I live near Mold. It’s a ‘Slow Town’. So I decide to do something ‘slow’.
I phone my friend. ‘How do you fancy a walk followed by coffee and homemade cakes?’
‘Count me in,’ my friend’s a big cake fan.
We head for the village of Cilcain where every Saturday afternoon there’s a community café in the village hall. (www.cilcaintoday.org.uk)
If there’s one thing I like as much as homemade cakes, it’s second hand books. On the way in to the village hall, there’s a table piled high with them, impossible to pass. After a leisurely browse, I select a book about mosaics and my friend finds one about Shackleton’s epic voyage. We put our money in the honesty box and follow the tinkling sound of teaspoons on china.
The hall is laid out with half a dozen gingham covered tables. My eyes come out on stalks as we approach the huge serving hatch and I take far too long choosing a cake. A queue builds up behind me but everyone understands my dilemma and waits patiently whilst I chose from chocolate, lemon, apple, fruit, brownie or flapjack.
The café has a different theme each week. Today there are crafts made by local people. I chat to a woman who makes fabulous notebooks, cufflinks, earrings, cards, and art work from old newspapers and books. ‘Everyone calls me the newspaper lady,’ she laughs, ‘people have started bringing me foreign newspapers and old menus from their holidays.’ I buy a beautiful blue-washed bookmark. You’d never guess it was made from old newspapers.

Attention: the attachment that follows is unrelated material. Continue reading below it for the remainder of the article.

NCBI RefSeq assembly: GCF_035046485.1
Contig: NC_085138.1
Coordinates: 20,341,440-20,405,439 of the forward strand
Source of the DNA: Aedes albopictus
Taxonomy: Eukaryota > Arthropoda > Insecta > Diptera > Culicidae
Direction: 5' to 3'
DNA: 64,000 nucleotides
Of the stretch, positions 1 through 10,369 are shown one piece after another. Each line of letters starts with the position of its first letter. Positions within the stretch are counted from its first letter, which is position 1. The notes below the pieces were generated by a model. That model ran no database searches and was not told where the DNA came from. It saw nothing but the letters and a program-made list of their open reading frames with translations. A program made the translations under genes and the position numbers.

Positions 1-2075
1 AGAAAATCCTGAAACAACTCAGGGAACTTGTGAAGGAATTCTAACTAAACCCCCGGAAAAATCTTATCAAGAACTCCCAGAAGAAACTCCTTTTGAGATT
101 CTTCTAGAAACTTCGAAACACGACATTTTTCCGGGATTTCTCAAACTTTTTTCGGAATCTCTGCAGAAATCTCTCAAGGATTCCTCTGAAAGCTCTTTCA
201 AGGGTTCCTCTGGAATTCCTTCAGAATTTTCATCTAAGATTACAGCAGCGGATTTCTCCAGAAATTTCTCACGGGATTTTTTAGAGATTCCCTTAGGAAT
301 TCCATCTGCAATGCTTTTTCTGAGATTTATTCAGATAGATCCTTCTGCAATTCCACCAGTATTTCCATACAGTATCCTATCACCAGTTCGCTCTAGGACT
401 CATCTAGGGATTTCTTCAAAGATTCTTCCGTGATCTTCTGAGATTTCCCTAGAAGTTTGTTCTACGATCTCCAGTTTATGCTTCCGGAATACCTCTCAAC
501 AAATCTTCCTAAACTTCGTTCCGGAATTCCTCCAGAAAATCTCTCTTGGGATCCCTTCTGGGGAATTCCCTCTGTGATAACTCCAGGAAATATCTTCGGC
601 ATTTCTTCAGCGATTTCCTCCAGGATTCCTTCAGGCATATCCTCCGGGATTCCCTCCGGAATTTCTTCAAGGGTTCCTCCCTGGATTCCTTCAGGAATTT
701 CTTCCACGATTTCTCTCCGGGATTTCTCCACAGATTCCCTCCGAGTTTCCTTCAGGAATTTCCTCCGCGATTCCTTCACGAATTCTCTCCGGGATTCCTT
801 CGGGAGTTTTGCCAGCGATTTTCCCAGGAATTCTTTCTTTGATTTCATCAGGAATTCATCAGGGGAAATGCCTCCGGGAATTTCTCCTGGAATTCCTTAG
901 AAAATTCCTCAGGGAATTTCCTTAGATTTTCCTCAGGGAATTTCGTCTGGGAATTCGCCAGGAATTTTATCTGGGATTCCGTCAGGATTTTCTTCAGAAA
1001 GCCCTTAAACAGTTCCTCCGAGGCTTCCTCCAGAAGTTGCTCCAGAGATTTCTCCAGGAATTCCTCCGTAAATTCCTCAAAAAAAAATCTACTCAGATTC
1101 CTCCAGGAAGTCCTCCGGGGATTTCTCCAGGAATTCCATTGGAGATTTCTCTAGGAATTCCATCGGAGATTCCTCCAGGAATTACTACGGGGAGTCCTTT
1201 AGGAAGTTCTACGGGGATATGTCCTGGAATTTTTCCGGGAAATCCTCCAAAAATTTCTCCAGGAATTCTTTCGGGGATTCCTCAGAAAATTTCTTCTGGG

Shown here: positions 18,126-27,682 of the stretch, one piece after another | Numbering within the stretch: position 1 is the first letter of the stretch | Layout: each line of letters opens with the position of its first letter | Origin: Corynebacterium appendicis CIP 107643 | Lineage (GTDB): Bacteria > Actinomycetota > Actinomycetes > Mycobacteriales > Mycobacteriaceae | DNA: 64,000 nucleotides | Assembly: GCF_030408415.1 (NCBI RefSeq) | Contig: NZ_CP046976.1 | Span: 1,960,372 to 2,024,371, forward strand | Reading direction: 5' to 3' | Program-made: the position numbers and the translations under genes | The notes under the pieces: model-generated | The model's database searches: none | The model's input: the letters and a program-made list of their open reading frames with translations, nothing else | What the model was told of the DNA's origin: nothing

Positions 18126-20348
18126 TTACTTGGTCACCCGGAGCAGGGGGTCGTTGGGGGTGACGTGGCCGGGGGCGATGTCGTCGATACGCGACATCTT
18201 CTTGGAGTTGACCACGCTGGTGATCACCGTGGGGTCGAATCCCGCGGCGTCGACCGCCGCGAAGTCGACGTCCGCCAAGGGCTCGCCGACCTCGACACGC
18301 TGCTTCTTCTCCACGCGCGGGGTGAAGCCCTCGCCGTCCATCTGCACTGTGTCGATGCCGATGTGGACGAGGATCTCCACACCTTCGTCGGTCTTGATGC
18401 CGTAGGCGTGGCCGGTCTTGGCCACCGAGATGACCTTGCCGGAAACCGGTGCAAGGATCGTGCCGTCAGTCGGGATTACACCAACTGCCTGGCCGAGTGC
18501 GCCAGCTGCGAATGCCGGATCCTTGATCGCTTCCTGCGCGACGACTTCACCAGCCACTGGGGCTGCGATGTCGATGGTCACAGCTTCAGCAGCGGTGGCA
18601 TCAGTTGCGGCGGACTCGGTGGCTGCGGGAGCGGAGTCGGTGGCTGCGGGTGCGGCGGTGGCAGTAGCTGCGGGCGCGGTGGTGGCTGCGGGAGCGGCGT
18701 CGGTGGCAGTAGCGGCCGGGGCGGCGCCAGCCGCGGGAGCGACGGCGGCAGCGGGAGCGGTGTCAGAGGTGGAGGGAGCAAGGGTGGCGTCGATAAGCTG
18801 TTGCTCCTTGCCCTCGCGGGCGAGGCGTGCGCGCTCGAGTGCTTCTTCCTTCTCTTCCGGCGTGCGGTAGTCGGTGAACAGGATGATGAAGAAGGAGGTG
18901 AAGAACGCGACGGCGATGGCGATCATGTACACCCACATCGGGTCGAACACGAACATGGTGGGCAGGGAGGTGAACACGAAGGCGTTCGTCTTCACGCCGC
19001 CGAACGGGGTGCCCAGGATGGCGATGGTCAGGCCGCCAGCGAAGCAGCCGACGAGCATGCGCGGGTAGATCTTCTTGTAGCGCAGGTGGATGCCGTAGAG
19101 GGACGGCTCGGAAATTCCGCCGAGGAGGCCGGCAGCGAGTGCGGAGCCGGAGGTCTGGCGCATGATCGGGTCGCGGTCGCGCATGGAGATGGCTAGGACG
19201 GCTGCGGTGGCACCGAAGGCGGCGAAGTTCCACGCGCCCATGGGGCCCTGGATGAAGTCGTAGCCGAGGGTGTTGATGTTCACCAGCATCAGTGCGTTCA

On our way home along the quiet lanes I hear a familiar sound but one I haven’t heard for ages and I just can’t place it. ‘What is that? It’s like one of those swannee whistles that clowns blow when their trousers fall down.’ I hear it again and shout ‘Lapwing!’ We look over the hedge into a flooded field and see six. I raise my binoculars, which have been around my neck all through coffee and cake. Not a good idea. I clean off the crumbs and look again. There’s something about the cry of a lapwing which stirs the heart and makes me think of the wild moors and far off places yet here they are, on my walk home, taking advantage of the soggy field to probe for worms and insects. Two take to the air, flapping their broad black and white wings and repeating that funny pee-wit call.
A couple of lanes further on something zooms out of the wood just ahead of us, ‘Woodcock,’ we both shout together. It zigzaggs up the field towards another bit of wood, its long bill pointing the way.
Red streaks appear in the darkening sky as we approach home. ‘I could get to like this,’ my friend beams, ‘let me know if you plan any more slow outings.’